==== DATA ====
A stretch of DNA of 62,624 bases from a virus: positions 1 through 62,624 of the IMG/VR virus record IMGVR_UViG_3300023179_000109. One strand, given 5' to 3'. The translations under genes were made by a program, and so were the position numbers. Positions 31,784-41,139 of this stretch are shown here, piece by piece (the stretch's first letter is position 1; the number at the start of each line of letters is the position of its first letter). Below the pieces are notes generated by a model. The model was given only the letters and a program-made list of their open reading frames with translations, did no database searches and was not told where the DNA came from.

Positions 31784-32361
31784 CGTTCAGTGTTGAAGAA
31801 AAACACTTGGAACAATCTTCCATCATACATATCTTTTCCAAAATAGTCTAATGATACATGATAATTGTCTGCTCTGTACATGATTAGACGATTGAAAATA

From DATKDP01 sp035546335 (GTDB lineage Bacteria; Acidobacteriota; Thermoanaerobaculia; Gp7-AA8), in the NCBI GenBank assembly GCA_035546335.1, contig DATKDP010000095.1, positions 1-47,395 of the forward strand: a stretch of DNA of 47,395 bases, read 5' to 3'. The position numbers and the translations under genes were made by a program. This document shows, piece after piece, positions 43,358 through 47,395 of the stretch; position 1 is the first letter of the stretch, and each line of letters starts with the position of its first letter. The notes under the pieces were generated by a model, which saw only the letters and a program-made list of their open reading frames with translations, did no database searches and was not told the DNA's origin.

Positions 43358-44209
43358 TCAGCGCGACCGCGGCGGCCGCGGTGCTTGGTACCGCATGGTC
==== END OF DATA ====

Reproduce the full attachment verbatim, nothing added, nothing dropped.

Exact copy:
A stretch of DNA of 62,624 bases from a virus: positions 1 through 62,624 of the IMG/VR virus record IMGVR_UViG_3300023179_000109. One strand, given 5' to 3'. The translations under genes were made by a program, and so were the position numbers. Positions 31,784-41,139 of this stretch are shown here, piece by piece (the stretch's first letter is position 1; the number at the start of each line of letters is the position of its first letter). Below the pieces are notes generated by a model. The model was given only the letters and a program-made list of their open reading frames with translations, did no database searches and was not told where the DNA came from.

Positions 31784-32361
31784 CGTTCAGTGTTGAAGAA
31801 AAACACTTGGAACAATCTTCCATCATACATATCTTTTCCAAAATAGTCTAATGATACATGATAATTGTCTGCTCTGTACATGATTAGACGATTGAAAATA

From DATKDP01 sp035546335 (GTDB lineage Bacteria; Acidobacteriota; Thermoanaerobaculia; Gp7-AA8), in the NCBI GenBank assembly GCA_035546335.1, contig DATKDP010000095.1, positions 1-47,395 of the forward strand: a stretch of DNA of 47,395 bases, read 5' to 3'. The position numbers and the translations under genes were made by a program. This document shows, piece after piece, positions 43,358 through 47,395 of the stretch; position 1 is the first letter of the stretch, and each line of letters starts with the position of its first letter. The notes under the pieces were generated by a model, which saw only the letters and a program-made list of their open reading frames with translations, did no database searches and was not told the DNA's origin.

Positions 43358-44209
43358 TCAGCGCGACCGCGGCGGCCGCGGTGCTTGGTACCGCATGGTC